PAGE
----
Create an EXT2 filesystem with mke2fs or mkfs.ext2

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Crash
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Create an EXT2 filesystem with mke2fs or mkfs.ext2

Postby Crash » Thu Aug 16, 2007 4:06 am

Greetings,

I'm trying to make another one of my partitions into EXT2 format in MiNT. I previously used HDdriver to make this a LNX partition, but now I have no idea what the proper usage is for mke2fs or mkfs.ext2

The usage information contains no example of syntax, and I don't even know what all of these mean:

mke2fs Usage: %s [-c|-t|-l filename] [-b block-size] [-f fragment-size]
[-i bytes-per-inode] [-N number-of-inodes]
[-m reserved-blocks-percentage] [-o creator-os] [-g blocks-per-group]
[-L volume-label] [-M last-mounted-directory] [-O feature[,...]]
[-r fs-revision] [-R raid_opts] [-s sparse-super-flag]
[-qvSV] device [blocks-count]

Help!
Last edited by Crash on Sat Aug 18, 2007 5:22 am, edited 1 time in total.

Lautreamont
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Postby Lautreamont » Fri Aug 17, 2007 9:35 pm

I'm not the appropriate person to answer that, I don't use Atari/Mint (not even a real Atari these times). But I know Linux.

mke2fs and mkfs.ext2 should be exactly the same program with two names.

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mke2fs Usage: %s ...
The "usage" display looks broken, it should say:

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 Usage: mke2fs ...


Use it without option, the default should be ok (connect as root):

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mke2fs device
Where "device" is the device name of your partition. You'll have to find its name.
If the tool you used to create that partition displayed something like "/dev/hd<letter><number>" or "/dev/sd<letter><number>" as its name, you've found it. Otherwise, you can take a look at the '/etc/fstab' text file (if you have it) on the line which describes the root (ie mounted on "/") partition of your MiNT kernel. Your new partition will have the same name prefix with another number.

When you have formatted it, you'll have to "mount" it to use it, i.e you must associate a directory (I'll use "/home/p2") to the device:

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mkdir /home/p2
mount -t ext2 -o rw /dev/hd<letter><number> /home/p2
Find a better directory name than /home/p2.

If you want your partition to be automatically mounted at boot time (otherwise you'll have to type the mount command as root everytime you boot), add a line in the '/etc/fstab' file: copy the line that describes the root partition (ie "/"), change the device number to the one of your new partition, the mount point to the directory you created and maybe the options to "rw" (read/write)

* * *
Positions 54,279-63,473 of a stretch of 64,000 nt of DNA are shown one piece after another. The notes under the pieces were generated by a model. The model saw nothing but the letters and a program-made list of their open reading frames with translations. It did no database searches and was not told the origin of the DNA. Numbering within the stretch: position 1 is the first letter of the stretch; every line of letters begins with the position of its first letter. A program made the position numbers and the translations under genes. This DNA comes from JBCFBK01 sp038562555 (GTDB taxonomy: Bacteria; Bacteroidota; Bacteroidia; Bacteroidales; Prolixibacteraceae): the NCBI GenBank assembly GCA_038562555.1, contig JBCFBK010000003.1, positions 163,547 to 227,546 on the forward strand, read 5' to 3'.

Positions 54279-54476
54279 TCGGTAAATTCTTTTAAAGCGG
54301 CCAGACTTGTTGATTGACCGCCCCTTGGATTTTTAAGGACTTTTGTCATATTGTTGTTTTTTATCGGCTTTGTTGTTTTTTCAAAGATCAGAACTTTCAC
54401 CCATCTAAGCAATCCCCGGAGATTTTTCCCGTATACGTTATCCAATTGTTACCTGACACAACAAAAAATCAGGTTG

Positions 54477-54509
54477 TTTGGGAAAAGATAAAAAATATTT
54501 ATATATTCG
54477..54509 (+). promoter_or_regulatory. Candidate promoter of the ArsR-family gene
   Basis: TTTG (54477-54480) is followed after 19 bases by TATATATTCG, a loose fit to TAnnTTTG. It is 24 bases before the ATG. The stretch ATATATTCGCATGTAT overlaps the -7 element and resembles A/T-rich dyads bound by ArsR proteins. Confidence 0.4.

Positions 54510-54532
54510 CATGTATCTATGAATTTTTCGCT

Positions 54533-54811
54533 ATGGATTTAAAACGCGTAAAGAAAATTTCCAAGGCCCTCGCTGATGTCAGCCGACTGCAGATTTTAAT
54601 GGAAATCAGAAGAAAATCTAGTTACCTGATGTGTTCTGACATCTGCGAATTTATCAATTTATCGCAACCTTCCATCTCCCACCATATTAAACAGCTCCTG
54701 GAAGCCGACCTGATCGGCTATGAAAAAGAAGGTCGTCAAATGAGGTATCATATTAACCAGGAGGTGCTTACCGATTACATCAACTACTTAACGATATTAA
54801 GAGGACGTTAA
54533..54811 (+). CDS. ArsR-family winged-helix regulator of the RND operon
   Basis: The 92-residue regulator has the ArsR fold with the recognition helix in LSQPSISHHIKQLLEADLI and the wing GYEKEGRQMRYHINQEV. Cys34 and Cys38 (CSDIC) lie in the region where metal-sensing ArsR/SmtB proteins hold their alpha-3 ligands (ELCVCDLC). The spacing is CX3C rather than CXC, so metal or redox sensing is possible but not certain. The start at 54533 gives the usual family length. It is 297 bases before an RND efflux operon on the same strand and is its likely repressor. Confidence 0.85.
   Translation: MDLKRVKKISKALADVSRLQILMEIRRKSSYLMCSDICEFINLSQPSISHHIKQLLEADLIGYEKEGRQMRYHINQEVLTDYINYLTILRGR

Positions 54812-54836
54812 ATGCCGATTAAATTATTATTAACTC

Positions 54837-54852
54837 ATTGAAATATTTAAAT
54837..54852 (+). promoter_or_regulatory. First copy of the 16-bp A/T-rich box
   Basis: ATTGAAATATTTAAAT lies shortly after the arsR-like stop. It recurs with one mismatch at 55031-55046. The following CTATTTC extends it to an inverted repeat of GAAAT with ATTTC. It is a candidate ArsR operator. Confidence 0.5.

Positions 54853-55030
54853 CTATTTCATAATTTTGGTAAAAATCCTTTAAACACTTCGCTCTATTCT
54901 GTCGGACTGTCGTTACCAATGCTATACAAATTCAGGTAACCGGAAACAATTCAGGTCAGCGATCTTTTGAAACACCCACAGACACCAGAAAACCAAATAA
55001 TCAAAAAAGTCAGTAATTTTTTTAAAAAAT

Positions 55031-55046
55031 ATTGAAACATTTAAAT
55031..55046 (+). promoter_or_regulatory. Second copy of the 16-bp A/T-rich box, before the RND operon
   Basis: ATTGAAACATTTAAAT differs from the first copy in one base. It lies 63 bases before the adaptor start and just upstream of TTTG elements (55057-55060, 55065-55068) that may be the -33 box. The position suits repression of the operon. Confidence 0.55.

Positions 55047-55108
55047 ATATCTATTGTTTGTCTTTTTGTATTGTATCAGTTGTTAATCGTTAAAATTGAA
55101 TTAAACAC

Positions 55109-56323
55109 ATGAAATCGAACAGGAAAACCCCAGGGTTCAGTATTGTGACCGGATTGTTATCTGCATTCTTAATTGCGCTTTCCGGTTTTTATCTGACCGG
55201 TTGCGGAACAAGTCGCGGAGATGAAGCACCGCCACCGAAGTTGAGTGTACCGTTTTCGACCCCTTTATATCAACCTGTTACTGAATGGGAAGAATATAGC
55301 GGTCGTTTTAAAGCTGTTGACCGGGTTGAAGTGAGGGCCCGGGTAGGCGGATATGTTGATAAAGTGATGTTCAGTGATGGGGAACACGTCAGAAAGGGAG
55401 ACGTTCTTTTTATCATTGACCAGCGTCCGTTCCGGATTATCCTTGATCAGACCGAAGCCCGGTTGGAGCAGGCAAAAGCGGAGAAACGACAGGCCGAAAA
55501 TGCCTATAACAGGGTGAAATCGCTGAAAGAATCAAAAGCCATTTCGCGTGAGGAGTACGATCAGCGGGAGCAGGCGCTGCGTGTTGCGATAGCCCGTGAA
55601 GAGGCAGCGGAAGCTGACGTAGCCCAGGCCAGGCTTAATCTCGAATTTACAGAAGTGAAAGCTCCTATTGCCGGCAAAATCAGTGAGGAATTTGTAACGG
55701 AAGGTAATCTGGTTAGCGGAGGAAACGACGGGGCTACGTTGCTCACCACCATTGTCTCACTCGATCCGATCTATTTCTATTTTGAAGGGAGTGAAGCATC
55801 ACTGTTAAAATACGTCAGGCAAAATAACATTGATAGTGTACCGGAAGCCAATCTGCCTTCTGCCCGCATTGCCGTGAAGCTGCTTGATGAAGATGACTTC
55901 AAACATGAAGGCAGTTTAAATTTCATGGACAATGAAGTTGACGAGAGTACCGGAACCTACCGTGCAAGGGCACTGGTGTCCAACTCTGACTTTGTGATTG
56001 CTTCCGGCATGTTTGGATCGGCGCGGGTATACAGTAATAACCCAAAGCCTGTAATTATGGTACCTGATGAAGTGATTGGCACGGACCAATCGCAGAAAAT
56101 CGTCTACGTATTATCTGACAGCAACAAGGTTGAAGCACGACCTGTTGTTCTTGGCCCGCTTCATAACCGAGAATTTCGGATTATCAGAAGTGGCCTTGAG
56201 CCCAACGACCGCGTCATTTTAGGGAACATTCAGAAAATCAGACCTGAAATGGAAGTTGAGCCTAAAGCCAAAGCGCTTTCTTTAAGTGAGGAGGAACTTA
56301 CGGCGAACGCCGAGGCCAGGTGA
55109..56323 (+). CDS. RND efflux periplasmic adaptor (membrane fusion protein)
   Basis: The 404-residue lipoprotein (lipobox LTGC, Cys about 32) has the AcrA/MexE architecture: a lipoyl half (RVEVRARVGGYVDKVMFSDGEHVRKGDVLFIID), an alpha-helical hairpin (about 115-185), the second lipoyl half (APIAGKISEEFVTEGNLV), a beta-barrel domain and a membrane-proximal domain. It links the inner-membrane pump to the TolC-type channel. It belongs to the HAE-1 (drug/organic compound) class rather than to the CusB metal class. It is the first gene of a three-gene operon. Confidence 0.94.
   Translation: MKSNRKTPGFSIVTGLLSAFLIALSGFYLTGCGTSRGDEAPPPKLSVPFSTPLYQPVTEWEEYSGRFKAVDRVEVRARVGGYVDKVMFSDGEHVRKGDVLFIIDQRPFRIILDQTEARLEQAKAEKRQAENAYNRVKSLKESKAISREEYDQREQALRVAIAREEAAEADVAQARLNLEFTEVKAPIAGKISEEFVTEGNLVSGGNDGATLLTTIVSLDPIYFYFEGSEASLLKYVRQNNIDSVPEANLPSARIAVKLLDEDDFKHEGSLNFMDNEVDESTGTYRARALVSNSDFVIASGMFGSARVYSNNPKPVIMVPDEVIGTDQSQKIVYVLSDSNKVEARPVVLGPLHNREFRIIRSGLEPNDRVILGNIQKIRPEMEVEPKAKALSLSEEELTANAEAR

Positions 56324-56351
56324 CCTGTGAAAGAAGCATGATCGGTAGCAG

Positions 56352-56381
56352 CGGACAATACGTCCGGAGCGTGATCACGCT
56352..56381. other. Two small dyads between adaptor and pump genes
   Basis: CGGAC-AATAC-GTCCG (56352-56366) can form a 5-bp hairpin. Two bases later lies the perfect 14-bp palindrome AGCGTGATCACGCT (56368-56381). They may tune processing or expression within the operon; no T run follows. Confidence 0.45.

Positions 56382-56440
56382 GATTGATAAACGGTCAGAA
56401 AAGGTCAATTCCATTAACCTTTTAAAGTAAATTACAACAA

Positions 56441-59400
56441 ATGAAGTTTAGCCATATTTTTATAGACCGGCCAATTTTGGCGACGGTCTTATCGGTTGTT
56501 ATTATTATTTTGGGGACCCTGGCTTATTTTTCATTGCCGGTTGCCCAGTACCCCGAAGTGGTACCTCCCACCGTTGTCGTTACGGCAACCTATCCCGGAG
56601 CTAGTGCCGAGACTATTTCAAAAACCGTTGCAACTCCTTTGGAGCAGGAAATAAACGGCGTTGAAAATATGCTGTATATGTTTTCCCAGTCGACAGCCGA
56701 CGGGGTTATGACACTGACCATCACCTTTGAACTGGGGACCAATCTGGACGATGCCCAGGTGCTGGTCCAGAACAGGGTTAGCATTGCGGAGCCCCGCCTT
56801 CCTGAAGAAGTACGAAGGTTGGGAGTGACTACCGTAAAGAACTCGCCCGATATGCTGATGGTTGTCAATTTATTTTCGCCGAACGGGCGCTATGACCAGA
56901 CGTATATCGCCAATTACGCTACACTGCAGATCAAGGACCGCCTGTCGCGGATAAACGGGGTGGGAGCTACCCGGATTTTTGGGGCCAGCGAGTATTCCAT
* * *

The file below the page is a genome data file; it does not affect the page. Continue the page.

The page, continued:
This is what the new '/etc/fstab' line would look like on Linux:

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# /etc/fstab
#
# <device>      <mount point>   <type>  <options>               <dump>  <pass>
/dev/hda8       /home/p2        ext2    rw                      0       2
"dump" and "pass" are for the Linux kernel. MiNT may not have them, that's why you should copy the line describing "/" as mount point, change "device", "mount point" and "options" and keep the rest.

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Knezzen
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Postby Knezzen » Fri Aug 17, 2007 11:08 pm

I just use for example:

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mke2fs e:


To make drive "e:" ext2.

//Knezzen

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Crash
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Postby Crash » Sat Aug 18, 2007 5:25 am

Hmmm...

I tried this, with the command:

mkfs.ext2 r:

It seemed to work, but when I tried to copy files to that drive, the file manager crashes (either Teradesk or Kobold). I tried to repair the drive using:

fsck -a r:

and lots of duplicate/bad blocks, illegal block numbers, and other problems were found and apparently fixed, but it still doesn't work. On bootup, the system says:

The filesystem size according to the superblock is 2577660 blocks.
The physical size of the device is 25777628 blocks
Either the superblock or the partition table is likely to be corrupt
Unexpected inconsistency; run fsck manually

All the same problems are found. It seems that I must need to specify some parameters when making the filesystem, but I have no idea what.

Thanks

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Knezzen
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Postby Knezzen » Sat Aug 18, 2007 9:29 am

I have no idea really, i have allways used that syntax... I can have a look at it today.

//Knezzen


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